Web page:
How do I bypass provider throttling on streaming Netflix or YouTube?

May 9, 2014
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I have Internet service that is hindered enough to prevent streaming of Netflix Shows/movies on my brand new Smart LG TV. I have been hearing about a USB plugin to get this type of streaming – it lets me get YouTube right now but Netflix requires a faster Internet speed (more Mbps?) and Fairpoint. my provider. does not provide the higher speed in my particular area.

There are other companies that do but want to rip me off for high charges – is there any way around that!??!

I hate cable companies ripping us off and actually use an HD antenna that receives 13 network channels – such a great savings.

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  1. Metawolf
    May 12, 2014 at 10:24 pm

    A vpn could help if his ISP was throttling his speed to Netflix only. The VPN would hide the destination and protocols so that the ISP does not know that it is Netflix related traffic and therefore he will get the full speed that he is paying for. If his overall speed is too slow, as reported by speedtest.net, then the only fix is to pay for a faster connection.

  2. Pawan B
    May 12, 2014 at 9:06 pm

    I think you should watch videos on low quality which will use low bandwidth and data.

  3. Clive R
    May 12, 2014 at 9:46 am

    The problem is that bandwidth costs the ISP money either in renting it themselves from a central provider or setting up their own infrastructure - the more bandwidth used the more infrastructure needed. For truly unlimited services (at least with today's technology) there would need to be massive investment which ultimately means the price going up. It is like petrol for a car the more you use the more you pay and it would be unfair to charge someone who only uses the net for checking email and a bit of browsing the same as a person who uses it for 50% of their entertainment.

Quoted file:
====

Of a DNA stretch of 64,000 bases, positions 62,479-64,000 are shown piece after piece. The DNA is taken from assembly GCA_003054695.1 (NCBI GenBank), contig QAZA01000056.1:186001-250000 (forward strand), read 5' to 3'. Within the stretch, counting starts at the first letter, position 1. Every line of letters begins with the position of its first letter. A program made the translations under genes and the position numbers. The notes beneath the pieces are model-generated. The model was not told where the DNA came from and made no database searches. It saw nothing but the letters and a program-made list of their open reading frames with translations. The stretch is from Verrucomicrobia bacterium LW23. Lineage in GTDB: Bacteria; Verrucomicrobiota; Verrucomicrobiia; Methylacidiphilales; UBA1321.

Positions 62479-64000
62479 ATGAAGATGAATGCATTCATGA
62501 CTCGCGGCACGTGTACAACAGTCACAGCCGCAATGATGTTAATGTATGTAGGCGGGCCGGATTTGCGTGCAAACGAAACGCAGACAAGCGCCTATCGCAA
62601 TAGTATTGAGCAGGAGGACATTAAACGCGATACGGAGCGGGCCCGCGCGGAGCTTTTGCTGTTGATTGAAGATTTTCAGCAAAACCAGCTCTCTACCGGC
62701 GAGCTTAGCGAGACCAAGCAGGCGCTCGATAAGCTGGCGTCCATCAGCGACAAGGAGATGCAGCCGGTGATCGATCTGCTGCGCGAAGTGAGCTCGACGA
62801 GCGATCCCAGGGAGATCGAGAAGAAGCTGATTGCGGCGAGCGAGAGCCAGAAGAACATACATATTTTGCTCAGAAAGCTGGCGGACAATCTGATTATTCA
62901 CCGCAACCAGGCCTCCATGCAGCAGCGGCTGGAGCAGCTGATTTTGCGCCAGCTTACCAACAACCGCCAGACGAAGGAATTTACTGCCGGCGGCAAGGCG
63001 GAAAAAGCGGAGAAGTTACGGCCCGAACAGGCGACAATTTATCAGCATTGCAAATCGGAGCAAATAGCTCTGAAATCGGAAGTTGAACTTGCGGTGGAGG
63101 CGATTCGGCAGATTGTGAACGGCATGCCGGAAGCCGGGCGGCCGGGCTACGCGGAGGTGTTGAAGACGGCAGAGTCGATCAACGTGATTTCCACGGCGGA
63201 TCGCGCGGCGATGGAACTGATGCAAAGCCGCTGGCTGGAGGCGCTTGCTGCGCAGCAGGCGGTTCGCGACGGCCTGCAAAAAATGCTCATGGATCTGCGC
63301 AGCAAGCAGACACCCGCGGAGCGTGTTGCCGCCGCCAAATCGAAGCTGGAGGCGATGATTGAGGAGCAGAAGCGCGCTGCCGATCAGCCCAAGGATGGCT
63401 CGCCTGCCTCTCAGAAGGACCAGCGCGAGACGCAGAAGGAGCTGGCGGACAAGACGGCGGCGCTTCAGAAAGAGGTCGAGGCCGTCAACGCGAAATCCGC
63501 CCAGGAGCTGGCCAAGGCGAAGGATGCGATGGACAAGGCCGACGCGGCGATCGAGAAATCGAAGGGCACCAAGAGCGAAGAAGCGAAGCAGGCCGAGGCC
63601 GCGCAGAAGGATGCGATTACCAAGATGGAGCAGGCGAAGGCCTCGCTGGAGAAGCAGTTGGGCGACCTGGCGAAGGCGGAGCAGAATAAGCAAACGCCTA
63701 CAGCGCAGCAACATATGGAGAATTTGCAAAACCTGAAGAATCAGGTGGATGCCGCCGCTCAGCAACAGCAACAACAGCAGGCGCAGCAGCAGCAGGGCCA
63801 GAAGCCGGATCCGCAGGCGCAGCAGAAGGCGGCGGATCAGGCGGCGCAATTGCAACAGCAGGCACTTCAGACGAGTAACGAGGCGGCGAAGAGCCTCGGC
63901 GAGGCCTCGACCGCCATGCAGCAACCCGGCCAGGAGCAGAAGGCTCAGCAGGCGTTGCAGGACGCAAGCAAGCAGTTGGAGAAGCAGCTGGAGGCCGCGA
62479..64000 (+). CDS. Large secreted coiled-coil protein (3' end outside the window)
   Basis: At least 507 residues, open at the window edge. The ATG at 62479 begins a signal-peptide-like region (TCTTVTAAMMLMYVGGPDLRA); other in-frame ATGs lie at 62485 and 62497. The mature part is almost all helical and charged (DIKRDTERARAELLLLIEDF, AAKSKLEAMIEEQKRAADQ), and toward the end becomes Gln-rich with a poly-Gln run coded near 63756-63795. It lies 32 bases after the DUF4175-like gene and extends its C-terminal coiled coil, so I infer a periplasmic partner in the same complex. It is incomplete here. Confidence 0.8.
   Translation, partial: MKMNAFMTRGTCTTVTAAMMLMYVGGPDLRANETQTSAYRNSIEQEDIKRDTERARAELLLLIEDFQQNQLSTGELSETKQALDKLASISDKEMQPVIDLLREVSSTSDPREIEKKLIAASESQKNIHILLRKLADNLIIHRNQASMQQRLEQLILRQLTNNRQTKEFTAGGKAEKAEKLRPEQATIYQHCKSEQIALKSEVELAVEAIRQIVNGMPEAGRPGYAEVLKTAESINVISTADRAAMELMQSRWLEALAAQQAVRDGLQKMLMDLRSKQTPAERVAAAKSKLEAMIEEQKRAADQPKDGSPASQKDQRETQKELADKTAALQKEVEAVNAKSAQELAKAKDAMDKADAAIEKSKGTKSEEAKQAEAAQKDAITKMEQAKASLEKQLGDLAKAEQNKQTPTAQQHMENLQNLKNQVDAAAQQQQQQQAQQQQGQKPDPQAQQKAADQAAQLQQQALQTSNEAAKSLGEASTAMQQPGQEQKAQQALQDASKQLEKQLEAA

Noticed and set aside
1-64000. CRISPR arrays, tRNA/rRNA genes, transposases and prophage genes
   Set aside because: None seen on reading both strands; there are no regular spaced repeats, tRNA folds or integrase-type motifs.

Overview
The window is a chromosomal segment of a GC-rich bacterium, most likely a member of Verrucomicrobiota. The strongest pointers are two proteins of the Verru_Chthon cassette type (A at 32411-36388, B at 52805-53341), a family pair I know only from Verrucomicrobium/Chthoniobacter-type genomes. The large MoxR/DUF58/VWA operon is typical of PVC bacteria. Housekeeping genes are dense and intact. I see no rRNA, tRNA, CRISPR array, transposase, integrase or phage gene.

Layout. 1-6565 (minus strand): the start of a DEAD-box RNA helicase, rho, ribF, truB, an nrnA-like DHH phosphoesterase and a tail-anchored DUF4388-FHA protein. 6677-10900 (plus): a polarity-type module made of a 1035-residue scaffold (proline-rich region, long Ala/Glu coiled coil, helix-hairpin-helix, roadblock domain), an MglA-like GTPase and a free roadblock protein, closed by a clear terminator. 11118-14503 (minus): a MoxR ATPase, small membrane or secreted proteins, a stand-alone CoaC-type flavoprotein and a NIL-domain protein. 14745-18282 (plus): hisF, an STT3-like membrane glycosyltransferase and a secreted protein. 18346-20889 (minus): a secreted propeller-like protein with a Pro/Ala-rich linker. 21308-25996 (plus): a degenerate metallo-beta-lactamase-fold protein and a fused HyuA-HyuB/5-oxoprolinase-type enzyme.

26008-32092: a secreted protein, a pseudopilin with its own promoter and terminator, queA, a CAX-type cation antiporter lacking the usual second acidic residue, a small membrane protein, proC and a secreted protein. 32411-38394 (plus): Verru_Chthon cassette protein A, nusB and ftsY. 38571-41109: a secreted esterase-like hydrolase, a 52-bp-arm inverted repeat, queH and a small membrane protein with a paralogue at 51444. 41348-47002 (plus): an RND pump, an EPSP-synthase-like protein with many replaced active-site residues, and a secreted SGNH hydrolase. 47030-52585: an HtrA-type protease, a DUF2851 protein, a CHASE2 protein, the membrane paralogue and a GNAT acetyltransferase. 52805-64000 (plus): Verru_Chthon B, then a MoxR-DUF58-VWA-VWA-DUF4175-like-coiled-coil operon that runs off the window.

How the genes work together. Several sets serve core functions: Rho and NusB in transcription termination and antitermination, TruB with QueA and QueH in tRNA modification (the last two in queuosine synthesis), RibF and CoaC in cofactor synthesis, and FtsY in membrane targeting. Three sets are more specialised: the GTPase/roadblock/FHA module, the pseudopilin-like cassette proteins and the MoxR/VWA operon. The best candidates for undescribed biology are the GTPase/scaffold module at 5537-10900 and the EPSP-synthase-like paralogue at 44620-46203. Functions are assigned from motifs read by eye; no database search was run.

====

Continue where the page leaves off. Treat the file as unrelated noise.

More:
Fibre optics and the like are slowly improving things but are only cost effective in large urbanised areas. There are people in some areas who still only get 1 - 2 Mbps because of physical line capability and their location relative to the nearest access point and think giving wider fairer access should come before hyper speeds and low cost massive bandwidth.

  4. Matt
    May 11, 2014 at 11:59 pm

    if it is a smart tv you should have netflix and youtube installed and the most practical workaround to throttling would be investing in a VPN I personally do not use one but I hear that they do speed up your connection significantly.

    • Alex
      May 12, 2014 at 10:19 am

      No, that is wrong. A VPN will slow your connection speed significantly. A VPN is used to connect to another network; a VPN has nothing to do with your network speed other than the fact that your connection will most likely be slower while using the VPN.

    • Bruce E
      May 12, 2014 at 11:06 am

      If an ISP is limiting your bandwidth, a VPN isn't going to help. If your connection will only allow a downstream speed of 300Mbps, a VPN cannot increase it. And if you are paying for a faster connection and your provider decides to (globally) throttle it, all traffic - including VPN - will be affected by it. If it is being throttled based on the packet type (hello, Net Neutrality), a VPN MAY be able to help in that case.

  5. William S
    May 11, 2014 at 8:43 pm

    What speed do you get from your ISP? IOW, what speed are you paying for? If you are on the lowest tier, Netflix might not be possible IME. Try http://www.speedtest.net/ for answers. Changing Netflix quality could help. Truthfully, tiers should not exist. One price - full speed ahead regardless.

  6. Hovsep A
    May 10, 2014 at 9:27 am

    well perhaps you can change Netflix quality, Sign in to your Netflix Account and check Manage video quality.
    How can I control how much data Netflix uses?
    https://help.netflix.com/en/node/87

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